Such damning criticism echoed another memo, revealed by this newspaper last week, in which Sir Kim described the White House as a ‘uniquely dysfunctional environment’ and ‘diplomatically clumsy and inept’.
The one crumb of comfort for Mr Johnson was that the ultra-hawkish Mr Bolton, who has previously called for the bombing of the Iranian regime, ‘said explicitly that he [Trump] wasn’t favouring a military option’.
At the end of a gruelling series of meetings, the Foreign Secretary left Washington empty-handed.
Sir Kim could not hide his disappointment when at 1.38pm in Washington on May 8, he sent his cable.
‘I’m grateful to you for coming out on short notice and undertaking such a packed programme,’ he told Mr Johnson. ‘The outcome illustrated the paradox of this White House: you got exceptional access, seeing everyone short of the President; but on the substance, the Administration is set upon an act of diplomatic vandalism, seemingly for ideological and personality reasons – it was Obama’s deal.
‘Moreover, they can’t articulate any “day-after” strategy; and contacts with State Department this morning suggest no sort of plan for reaching out to partners and allies, whether in Europe or the region.’
Less than two hours later, the failure of Mr Johnson’s mission was confirmed when Mr Trump announced he was terminating America’s participation in the Iran deal and re-imposing sanctions.
In a second cable sent at 6.58pm Washington time, Sir Kim reported that ‘following a typically hyperbolic statement on the nature of the “murderous” Iranian regime, Mr Trump signed a presidential memorandum to start the process of reinstating US nuclear sanctions.’
Mr Trump’s decision was, he said, ‘the end of a long road’ and highlighted how Mr Bolton’s arrival in the White House in April 2018 ‘was widely predicted to cement this outcome.’
‘Much of the speech echoed lines we have heard from Bolton in person,’ he explained.
Before signing off for the night he reassured London that British diplomats had pulled out all the stops. It was clear, however, that the special relationship had its limits.
‘We did everything we could across government to save the deal. Many said it would go on the first day of Trump’s time in office. There has been no stone unturned in our attempt to persuade and shape the Administration’s view,’ he sighed.
The same frustration was evident the following day when Mr Johnson made a statement to the House of Commons about the President’s decision.
‘The Government regret the decision of the United States Administration to withdraw from the deal and reimpose American sanctions on Iran,’ he told MPs.
‘We did our utmost to prevent this outcome: from the moment that President Trump’s Administration took office, we made the case for keeping the JCPOA at every level.’
Choosing his words carefully, he also appeared to acknowledge Sir Kim’s concerns at the White House’s lack of a ‘day-after’ strategy. ‘Now that our efforts on this side of the Atlantic have not succeeded, it falls to the US Administration to spell out their view of the way ahead.’
For Mr Johnson, however, the visit had not been completely in vain.
Two months later and despite his criticism of Mr Trump’s withdrawal from the nuclear deal, the President used a visit to the UK to hailed the Foreign Secretary as ‘a very talented guy’ who ‘would be a great Prime Minister’.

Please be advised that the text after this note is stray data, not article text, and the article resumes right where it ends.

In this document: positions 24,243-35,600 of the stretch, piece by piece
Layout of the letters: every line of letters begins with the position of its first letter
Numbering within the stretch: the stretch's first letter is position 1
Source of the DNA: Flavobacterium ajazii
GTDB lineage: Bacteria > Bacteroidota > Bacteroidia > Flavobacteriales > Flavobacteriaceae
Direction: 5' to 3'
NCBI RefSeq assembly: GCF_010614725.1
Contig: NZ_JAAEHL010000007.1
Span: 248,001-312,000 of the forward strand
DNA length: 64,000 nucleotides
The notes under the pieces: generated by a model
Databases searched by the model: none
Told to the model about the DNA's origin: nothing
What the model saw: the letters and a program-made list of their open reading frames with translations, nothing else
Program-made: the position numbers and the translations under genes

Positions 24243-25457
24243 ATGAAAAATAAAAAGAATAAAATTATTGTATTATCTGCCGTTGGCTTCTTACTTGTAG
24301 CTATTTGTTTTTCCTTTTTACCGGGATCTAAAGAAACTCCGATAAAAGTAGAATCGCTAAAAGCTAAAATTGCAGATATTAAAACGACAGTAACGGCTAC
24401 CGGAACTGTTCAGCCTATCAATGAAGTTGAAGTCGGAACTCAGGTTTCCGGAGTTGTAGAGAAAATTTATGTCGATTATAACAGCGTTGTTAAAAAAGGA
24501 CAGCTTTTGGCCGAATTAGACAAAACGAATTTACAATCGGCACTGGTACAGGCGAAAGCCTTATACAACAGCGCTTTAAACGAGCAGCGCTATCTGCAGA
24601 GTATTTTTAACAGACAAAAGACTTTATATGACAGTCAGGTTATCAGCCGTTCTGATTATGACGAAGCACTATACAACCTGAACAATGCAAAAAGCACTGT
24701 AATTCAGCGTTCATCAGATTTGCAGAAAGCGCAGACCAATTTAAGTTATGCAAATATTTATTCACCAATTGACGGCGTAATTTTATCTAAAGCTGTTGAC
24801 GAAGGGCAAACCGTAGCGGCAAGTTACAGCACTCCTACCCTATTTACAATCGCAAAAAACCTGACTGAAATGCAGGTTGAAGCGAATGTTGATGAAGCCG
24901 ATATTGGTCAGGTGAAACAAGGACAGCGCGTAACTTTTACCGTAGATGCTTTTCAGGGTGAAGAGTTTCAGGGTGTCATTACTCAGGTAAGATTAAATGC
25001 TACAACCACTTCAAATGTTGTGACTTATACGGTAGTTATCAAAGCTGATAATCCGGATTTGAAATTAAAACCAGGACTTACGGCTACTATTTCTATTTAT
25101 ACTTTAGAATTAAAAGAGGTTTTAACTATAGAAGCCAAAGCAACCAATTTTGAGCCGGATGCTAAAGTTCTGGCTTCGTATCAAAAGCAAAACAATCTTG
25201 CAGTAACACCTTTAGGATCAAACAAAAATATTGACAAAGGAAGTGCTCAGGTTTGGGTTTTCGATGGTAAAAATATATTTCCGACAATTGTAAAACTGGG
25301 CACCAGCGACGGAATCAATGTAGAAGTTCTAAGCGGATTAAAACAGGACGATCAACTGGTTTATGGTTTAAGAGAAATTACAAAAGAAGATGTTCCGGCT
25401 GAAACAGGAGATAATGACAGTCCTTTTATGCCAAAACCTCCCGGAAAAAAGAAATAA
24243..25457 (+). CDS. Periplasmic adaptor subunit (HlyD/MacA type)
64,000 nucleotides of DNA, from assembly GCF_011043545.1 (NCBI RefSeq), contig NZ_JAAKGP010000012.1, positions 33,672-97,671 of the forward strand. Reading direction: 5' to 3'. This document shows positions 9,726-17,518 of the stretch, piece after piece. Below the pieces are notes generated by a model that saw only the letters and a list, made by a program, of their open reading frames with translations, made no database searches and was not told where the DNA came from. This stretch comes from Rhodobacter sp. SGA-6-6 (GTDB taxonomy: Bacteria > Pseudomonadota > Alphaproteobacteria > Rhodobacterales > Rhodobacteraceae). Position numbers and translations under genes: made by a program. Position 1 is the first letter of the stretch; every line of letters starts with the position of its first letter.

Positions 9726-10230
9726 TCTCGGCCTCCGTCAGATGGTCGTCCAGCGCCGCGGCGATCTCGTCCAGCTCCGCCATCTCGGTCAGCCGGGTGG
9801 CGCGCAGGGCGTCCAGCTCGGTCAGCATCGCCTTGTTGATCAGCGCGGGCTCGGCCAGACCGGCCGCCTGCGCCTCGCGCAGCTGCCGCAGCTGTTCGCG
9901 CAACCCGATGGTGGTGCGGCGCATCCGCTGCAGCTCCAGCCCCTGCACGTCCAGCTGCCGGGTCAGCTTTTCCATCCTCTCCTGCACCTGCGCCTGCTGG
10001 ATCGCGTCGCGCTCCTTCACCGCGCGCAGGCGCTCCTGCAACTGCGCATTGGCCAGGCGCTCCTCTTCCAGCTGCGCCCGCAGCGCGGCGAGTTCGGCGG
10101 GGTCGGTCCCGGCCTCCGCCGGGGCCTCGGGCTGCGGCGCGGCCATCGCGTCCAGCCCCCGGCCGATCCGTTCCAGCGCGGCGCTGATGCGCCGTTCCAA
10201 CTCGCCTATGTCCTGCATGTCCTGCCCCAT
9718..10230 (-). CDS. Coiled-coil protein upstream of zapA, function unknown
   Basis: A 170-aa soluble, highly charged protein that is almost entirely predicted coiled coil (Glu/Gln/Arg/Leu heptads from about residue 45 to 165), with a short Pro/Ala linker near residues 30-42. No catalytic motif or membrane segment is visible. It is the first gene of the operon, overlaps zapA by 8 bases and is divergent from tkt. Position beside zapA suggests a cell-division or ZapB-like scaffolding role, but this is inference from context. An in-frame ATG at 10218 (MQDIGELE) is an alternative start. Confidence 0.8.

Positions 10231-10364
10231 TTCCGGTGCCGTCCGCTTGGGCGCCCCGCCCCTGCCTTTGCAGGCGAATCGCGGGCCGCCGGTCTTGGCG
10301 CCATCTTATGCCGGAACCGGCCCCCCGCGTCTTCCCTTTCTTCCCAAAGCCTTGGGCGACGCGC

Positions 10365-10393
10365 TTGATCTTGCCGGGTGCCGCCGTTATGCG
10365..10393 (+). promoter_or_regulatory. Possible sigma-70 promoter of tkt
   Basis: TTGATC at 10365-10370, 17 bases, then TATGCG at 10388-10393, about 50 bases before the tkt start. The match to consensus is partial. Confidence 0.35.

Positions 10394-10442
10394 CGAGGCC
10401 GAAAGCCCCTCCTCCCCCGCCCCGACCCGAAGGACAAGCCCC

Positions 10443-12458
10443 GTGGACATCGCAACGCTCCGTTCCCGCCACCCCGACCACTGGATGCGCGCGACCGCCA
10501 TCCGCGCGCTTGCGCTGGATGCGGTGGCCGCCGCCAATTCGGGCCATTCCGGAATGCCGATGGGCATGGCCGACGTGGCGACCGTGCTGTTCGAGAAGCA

Now, with critics accusing him of throwing Sir Kim ‘under the bus’ to protect his leadership ambitions, Mr Johnson may have cause to regret receiving such a fulsome endorsement.
Trump blew his top and Donald Jr was ‘furious’: How the world reacted to explosive cables and Sir Kim Darroch realised his ‘time was up’ after the President refused to work with him and Boris Johnson failed to back him
The first small tremors were felt in Whitehall nine days ago, when The Mail on Sunday contacted the Foreign Office to say that we were in possession of Sir Kim Darroch’s dynamite memos.
At first, Foreign Secretary Jeremy Hunt’s officials reacted with misplaced sang froid. ‘Our team in Washington have strong relations with the White House and we have no doubt that these will withstand such mischievous behaviour,’ a spokesman said coolly.
That assessment is likely to prove accurate about Britain’s long-term close relationship with the US – but not for the unfortunate Sir Kim.
Shortly after an Oval Office briefing, President Trump launched his first Twitter tirade on Sir Kim: ‘I do not know the Ambassador, but he is not liked or well thought of within the US,’ he wrote. ‘We will no longer deal with him’
Despite their unruffled public stance, the Foreign Office immediately contacted Downing Street and Mrs May, who was in her Maidenhead constituency, was soon made aware of the situation. It was agreed that No 10 should circle the wagons around Sir Kim, because it was his job to provide an ‘honest, unvarnished’ assessment of the situation in America.
Media all over the world reported the Ambassador’s unguarded comments, which gave a rare insight into the workings of the Trump Administration. All eyes were now on the reaction from the White House.
With Washington empty for the Fourth of July weekend, President Trump was staying with his family at his 600-acre Bedminster resort in New Jersey.
There, as his most senior allies gathered inside the Trump National Golf Club’s vast Georgian revival clubhouse, they circulated the story between them on WhatsApp within minutes of it first appearing on MailOnline. Mr Trump’s son, Don Jnr, reacted ‘furiously’ to the story, a Washington source said.
The first sign of trouble came when Arthur Schwartz, a long time ‘fixer’ for Don Jnr broke cover to tweet his disgust with Sir Kim. At the same time Raheem Kassam, a former aide of Nigel Farage who is now a Washington-based Trump activist, was flagging up the story online.